There is no magic formula or medical marvel to undo the damage that can be done by abusing illicit or prescription drugs, drinking excessively, or smoking. While some actions and circumstances can certainly help prevent college students from making long-lasting mistakes, there are no guarantees.
• Parental involvement;
• Open communication;
• Positive role models;
• Vision and goals for the future;
• Athletic, extracurricular, or community involvement.
Parents, faculty, and students should recognize the warning signs of addiction or abuse. The following are majors signs, but this list is by no means exhaustive:
• Missed classes;
• Sudden change in demeanor;
• Lost concern about hygiene;
• Abrupt change in friends.
Substance abuse can lead to other high-risk behaviors , some of which represent real harm to abusers and others. Students who abuse drugs and alcohol often simply don’t consider the very real and very serious consequences of out-of-control substance abuse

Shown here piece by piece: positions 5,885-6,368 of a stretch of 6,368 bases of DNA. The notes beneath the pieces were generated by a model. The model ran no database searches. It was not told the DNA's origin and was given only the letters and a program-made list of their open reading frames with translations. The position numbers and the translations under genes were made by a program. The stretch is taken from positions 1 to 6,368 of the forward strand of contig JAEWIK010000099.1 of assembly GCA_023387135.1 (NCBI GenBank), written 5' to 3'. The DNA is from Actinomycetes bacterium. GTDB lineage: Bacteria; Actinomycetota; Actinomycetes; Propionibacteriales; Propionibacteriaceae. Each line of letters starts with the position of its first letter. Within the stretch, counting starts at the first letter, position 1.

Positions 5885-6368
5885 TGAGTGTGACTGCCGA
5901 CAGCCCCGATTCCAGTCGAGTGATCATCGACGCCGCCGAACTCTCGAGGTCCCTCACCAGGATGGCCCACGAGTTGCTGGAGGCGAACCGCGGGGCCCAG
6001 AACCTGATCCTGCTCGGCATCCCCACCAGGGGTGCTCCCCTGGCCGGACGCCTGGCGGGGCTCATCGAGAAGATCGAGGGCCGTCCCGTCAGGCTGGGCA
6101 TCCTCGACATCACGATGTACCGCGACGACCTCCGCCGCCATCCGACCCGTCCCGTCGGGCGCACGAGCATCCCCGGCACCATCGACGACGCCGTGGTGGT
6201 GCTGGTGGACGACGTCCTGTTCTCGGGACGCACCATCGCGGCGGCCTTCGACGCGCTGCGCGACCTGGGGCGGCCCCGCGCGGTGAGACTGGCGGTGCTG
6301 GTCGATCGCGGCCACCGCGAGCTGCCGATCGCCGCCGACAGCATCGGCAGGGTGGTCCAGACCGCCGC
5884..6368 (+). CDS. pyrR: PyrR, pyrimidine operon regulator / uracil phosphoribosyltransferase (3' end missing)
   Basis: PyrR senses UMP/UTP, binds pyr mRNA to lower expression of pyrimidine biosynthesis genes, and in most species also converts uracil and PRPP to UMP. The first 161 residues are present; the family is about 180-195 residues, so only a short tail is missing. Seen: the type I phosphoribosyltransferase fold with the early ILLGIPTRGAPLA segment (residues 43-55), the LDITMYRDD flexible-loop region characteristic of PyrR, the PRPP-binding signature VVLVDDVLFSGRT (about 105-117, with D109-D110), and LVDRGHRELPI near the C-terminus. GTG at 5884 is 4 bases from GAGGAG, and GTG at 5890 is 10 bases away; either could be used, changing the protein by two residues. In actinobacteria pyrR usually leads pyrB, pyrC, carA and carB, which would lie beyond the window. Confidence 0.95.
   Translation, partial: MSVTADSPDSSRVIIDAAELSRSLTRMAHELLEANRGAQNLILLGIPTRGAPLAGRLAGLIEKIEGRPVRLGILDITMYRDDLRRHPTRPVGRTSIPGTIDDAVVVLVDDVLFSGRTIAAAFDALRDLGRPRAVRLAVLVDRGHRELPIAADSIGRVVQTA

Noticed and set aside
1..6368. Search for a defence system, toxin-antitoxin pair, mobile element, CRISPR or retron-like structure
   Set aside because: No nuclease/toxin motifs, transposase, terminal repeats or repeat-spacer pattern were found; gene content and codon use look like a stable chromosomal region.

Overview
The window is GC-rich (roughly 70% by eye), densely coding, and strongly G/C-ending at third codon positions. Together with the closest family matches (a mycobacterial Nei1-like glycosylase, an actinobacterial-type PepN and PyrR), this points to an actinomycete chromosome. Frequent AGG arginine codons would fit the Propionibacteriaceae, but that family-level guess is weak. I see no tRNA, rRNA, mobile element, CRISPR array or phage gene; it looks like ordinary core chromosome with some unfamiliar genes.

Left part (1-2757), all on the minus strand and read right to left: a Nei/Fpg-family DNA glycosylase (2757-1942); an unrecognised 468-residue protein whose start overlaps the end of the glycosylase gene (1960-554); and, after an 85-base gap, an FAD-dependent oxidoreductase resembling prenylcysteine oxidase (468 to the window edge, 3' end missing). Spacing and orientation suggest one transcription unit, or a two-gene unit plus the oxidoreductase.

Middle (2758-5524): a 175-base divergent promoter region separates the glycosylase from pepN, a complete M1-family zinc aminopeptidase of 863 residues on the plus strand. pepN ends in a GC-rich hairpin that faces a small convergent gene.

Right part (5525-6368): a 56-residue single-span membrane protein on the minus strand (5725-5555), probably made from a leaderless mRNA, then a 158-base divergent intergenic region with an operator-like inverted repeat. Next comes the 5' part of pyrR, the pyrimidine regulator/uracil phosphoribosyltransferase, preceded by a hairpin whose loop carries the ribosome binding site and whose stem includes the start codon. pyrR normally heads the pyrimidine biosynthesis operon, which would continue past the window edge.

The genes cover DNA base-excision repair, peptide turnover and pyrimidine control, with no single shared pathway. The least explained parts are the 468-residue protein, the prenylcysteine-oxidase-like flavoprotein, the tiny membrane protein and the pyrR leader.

• Murder, rape, robbery, other assaults;
• HIV/AIDS and other sexually transmitted diseases;
• Burglary, larceny, and motor vehicle theft;
• Burns, drowning, and suicide;
• Unplanned pregnancy, child abuse, and neglect.
Long-Term Effects of Drug Abuse
According to Columbia’s CASA, those who begin using illegal drugs, smoking, abusing prescription drugs, or drinking before age 18 have a one in five chance of becoming addicted and facing related lifelong hardships:
• Inability to secure and maintain employment;